GBE books read to date: 21
I've been enjoying reading in the mystery section of the Dan Poynter Global eBooks Awards. You know how it goes... ordinary people thrust into extraordinary circumstances, dodging danger, solving clues and saving the world... Of course, not all mysteries involve saving the world. Sometimes it's saving a child, saving a name, saving a farm. But in other books the stakes are high and it's down to someone just like you or me to stop a terrorist attack. That's where melodrama creeps in.
I read and reviewed a mystery a few months ago where protagonists investigating possible murder stumbled on terrorism. The murder mystery was satisfyingly dramatic, but terrorism felt like melodrama piled on top of fun, tugging the story to a different level and leaving the reader stumbling on the step. Yesterday I read another mystery with drama and melodrama mixed. This time both were introduced near the start of the story. I was free to think "What's this doing here?" while still eager to read on; the drama had only just begun and I was truly intrigued. Soon the plots were inextricably intertwined. Soon it didn't matter that the bad guy was two-dimensional. I was reading for three-dimensional good guys, longing to see them rise above their problems , desperate to see the bad guys' plan thwarted before he could destroy all that lay in store. And I loved the book. The threats were huge and melodramatic, but the characters under threat were people I knew; people with the possibility of change; people who deserved to succeed.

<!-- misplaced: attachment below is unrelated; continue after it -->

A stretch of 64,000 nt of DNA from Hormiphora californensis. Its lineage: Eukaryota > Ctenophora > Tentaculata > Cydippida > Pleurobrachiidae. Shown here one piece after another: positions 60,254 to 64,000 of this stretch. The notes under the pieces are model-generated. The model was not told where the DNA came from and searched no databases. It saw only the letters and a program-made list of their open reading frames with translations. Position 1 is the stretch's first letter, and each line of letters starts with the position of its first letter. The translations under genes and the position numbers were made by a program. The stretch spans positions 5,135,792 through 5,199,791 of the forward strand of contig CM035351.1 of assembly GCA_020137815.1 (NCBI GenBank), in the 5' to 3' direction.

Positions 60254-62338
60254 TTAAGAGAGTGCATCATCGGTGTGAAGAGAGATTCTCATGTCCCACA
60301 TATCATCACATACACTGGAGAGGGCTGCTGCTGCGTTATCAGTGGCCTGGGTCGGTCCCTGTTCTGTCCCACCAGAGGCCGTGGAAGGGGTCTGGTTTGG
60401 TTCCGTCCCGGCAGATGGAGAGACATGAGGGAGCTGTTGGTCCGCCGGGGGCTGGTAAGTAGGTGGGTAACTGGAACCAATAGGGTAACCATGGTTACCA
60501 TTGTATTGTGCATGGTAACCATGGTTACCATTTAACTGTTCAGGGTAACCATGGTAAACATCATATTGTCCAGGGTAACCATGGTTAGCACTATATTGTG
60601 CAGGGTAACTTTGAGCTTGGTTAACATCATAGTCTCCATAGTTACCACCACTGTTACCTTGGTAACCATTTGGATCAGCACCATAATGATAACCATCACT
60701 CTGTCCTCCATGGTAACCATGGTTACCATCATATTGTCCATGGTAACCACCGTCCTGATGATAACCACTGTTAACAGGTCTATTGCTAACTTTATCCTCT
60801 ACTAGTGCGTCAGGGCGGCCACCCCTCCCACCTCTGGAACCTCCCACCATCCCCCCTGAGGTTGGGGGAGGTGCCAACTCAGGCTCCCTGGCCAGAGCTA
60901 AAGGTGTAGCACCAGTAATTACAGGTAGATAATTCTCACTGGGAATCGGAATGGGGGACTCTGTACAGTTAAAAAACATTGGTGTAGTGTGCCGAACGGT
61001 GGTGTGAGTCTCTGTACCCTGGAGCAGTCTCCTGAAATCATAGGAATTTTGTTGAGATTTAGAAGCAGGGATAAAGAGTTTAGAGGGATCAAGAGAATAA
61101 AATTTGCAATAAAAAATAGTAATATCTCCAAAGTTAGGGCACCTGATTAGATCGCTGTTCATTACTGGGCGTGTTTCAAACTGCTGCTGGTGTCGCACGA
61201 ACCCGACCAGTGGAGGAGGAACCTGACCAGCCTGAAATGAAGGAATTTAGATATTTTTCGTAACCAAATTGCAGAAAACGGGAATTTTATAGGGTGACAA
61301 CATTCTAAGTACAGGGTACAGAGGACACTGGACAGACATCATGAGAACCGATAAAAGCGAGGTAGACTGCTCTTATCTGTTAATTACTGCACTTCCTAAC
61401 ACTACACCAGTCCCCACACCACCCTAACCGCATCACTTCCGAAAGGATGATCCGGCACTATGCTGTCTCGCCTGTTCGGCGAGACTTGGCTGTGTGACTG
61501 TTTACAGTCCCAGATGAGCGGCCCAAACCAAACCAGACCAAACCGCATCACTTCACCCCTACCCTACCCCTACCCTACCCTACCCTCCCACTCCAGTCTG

So what do I conclude about melodrama and drama in mystery? That I'll feel cheated if melodrama intrudes on my attempts to understand the drama; that I need enough regular drama and genuine characters to keep me engaged; and that, done right, it can make for a pulse-pounding, totally absorbing read.